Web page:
According to previous reports, Illumina sequencing of leaves transcriptome from C. sinensis cv. ‘Longjing43’ revealed an average transcript size of 356 bp with a N50 of 529 bp [5]. In this study, we reported that the average transcript size was > 331 bp, and the N50 was > 559 bp in every transcriptome of pollen tubes from C. sinensis cv. ‘Longjingchangye’. In addition, the previous study showed the annotation of 53,201 unigenes based on BLASTx searches against NR (51,883 unigenes), UniRef90 (52,217 unigenes), the Arabidopsis Information Resource (TAIR, version 10) (42,969 unigenes), KEGG (15,086 unigenes) and COG (29,356 unigenes) databases in tea plant leaves [5]. Among 71,289 transcripts based on NR annotation, 30,115 transcripts matched 80,176 GO term annotations [5]. Most of the unigenes both from leaves and pollen tubes are categorized as the cell and cell part (cellular component), binding and catalytic activity (molecular function) and cellular process and metabolic process (biological process) (Additional file 15: Figure S2). Interestingly, envelope (cellular component), auxiliary transport protein, transcription regulator (molecular function) and anatomical structure formation, cell killing, death, pigmentation, viral reproduction (biological process) were only annotated in GO categories of tea leaves transcriptome (Additional file 15: Figure S2A). However, cell junction, extracellular matrix, extracellular matrix part, membrane, membrane part, nucleoid, symplast (cellular component), channel regulator, metallochaperone, nucleic acid binding transcription factor, nutrient reservoir, protein binding transcription factor, protein tag, receptor (molecular function) and regulation of biological (biological process) were only annotated in GO categories of pollen tube transcriptome (Additional file 15: Figure S2B). These differences between transcriptomes from leaves and pollen tubes might result from the diversity of reproductive and vegetative tissues of plant [6], further confirming that reproductive tissue responds to low temperature stress using distinct mechanisms from vegetative tissues [7].

Plant hormone metabolism and signaling pathways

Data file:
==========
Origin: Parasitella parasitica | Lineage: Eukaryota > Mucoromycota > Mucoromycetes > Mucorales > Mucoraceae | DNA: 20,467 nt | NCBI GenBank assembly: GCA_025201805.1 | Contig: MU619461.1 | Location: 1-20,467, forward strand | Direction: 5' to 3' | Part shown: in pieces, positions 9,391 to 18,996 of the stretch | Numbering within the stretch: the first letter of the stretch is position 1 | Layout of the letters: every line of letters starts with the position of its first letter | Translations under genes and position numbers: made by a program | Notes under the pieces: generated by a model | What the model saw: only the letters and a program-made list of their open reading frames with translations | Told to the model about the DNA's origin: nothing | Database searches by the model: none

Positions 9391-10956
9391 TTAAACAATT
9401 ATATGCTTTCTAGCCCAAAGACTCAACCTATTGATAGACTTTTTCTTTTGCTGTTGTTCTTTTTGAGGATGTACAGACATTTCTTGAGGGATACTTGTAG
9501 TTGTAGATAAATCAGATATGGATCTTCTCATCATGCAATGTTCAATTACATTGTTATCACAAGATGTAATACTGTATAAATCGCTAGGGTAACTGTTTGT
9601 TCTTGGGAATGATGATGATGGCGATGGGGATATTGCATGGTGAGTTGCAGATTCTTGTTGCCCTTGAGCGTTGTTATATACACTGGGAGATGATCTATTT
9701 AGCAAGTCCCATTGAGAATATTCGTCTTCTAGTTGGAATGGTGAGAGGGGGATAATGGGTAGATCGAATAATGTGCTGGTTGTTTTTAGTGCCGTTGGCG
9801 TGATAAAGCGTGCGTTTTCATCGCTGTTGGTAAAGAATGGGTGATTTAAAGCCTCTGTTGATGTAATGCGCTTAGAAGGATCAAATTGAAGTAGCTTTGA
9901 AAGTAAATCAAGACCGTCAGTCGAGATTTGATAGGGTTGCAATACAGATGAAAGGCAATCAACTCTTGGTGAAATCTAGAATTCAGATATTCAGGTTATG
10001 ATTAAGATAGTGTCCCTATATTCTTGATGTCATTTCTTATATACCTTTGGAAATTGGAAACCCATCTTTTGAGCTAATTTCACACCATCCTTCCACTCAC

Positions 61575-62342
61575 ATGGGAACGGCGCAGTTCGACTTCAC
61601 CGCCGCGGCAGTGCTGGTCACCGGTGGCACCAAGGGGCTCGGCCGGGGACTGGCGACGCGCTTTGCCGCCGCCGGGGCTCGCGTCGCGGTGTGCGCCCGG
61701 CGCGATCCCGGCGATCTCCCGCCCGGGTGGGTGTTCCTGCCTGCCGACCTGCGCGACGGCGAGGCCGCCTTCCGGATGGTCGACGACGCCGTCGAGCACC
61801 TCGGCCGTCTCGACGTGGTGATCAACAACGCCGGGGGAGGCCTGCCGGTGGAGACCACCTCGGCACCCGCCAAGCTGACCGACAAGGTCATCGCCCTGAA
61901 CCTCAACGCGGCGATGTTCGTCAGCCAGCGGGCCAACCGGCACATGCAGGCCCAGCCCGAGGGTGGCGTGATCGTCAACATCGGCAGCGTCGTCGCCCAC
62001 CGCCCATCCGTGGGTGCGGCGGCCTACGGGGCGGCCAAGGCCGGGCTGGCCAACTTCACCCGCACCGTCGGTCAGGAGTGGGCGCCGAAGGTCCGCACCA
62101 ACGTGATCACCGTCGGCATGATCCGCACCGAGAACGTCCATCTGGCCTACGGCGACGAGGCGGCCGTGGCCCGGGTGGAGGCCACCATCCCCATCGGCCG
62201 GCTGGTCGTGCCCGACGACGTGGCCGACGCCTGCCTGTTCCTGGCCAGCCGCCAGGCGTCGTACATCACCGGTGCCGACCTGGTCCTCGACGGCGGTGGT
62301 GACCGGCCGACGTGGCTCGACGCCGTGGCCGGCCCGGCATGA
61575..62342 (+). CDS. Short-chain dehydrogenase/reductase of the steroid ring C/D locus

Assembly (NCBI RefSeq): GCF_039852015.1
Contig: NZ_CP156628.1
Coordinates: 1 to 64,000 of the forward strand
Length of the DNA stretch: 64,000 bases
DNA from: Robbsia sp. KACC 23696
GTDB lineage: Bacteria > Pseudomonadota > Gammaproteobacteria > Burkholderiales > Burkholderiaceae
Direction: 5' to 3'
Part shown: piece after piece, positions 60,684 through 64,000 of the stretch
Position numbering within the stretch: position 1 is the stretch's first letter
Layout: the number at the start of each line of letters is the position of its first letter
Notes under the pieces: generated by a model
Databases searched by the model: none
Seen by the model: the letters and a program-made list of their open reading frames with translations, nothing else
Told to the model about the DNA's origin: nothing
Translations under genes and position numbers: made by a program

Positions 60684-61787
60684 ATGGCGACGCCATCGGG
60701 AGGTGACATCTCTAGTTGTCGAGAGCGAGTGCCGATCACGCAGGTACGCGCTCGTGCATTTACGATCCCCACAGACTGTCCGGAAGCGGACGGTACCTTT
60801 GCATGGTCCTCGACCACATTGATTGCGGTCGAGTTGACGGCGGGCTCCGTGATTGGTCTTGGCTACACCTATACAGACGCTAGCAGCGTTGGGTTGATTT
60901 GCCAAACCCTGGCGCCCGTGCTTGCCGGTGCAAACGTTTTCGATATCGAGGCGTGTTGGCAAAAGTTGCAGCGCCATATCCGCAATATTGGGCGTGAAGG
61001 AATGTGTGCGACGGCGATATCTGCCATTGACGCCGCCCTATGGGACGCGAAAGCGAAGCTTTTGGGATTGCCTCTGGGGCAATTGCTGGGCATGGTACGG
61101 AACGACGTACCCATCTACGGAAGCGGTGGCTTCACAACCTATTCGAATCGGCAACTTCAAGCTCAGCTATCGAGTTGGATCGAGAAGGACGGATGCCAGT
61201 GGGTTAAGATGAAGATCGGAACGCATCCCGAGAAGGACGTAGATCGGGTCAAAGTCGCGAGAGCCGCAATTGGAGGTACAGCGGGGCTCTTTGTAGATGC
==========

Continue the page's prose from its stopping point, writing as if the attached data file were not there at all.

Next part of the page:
Plant hormones play essential roles in response to abiotic stress through their involvement in complicated signaling networks and physiological processes. For example, ABA has been shown to accumulate as a protective factor against cold injury in maize [39], and previous investigations have demonstrated that NO enhances tolerance to drought stress via promoting ABA-induced stomata closure [40, 41]. In our study, we identified one ABA8ox gene (Unigene14044_All) and one PP2C gene (CL580.Contig48_All) in the CK-VS-LT (Table 3) and CK-VS-NO libraries (Table 4). As shown in previous reports, NO-induced ABA content reduction in Arabidopsis correlates with the modulation of ABA8ox protein expression [42]. Additionally, ABA signaling is negatively regulated by NO in germination and early seedling growth in Arabidopsis through the S-nitrosylation of sucrose non-fermenting 1 (SNF1)-related protein kinase 2.2 (SnRK2.2) and SnRK2.3 [43]. As a negative regulator, PP2C inactivates SnRK2, thereby regulating ABA signals [44]. These reports and our studies indicate that NO might participate in ABA catabolism and signaling to regulate pollen tube elongation under cold stress through the genes ABA8ox (Unigene14044_All) and PP2C (CL580.Contig48_All). In addition, the plant steroidal hormone BRs has been found to promote growth and cell elongation and protect plants against abiotic stresses. Reports have shown that BRs exert positive effects on the mitigation of oxidative damage by enhancing the antioxidant defense system in Chorispora bungeana under cold stress [45]. BRs are recognized through an active complex of a leucine-rich repeat (LRR) receptor-like kinase (RLK) brassinosteroid-insensitive 1 (BRI1) and BRI1-associated kinase 1 (BAK1). BRs bind to the extracellular LRR domain of BRI1 and induce a phosphorylation-mediated cascade to modulate gene expression [46]. Meanwhile, BAK1 is involved in the heterodimerization and endocytosis associating with BRI1 to promote BRs-induced signal transducing instead of involved in binding to BRs. [47]. We identified two BRI1 genes (Unigene9712_All and Unigene4038_All) and one BAK1 gene (CL4145.Contig1_All) in CK-VS-LT (Table 3) as well as one BRI1 gene (Unigene4038_All) in CK-VS-NO (Table 4). Current studies have revealed that NO concentration in the root cells is increased by BRs, which is required for BR-induced alterations of the root architecture in Arabidopsis [48]. This finding suggests that BRs are involved in pollen tube resistance to low temperature through Unigene9712_All, Unigene4038_All and CL4145.Contig1_All and indicate that NO might participate in this process through Unigene4038_All. Moreover, BRs could overcome the inhibition of seed germination induced by ABA and increase the tolerance of Arabidopsis seedlings to cold [49]. BR-induced NO production and NO-activated ABA biosynthesis are significant mechanisms for BR-increased tolerance to water-stress [50]. Combining these reports and our findings, BRs and ABA might interact in NO signal transduction during the pollen tube responding to low-temperature stress, although the underlying mechanisms require further research.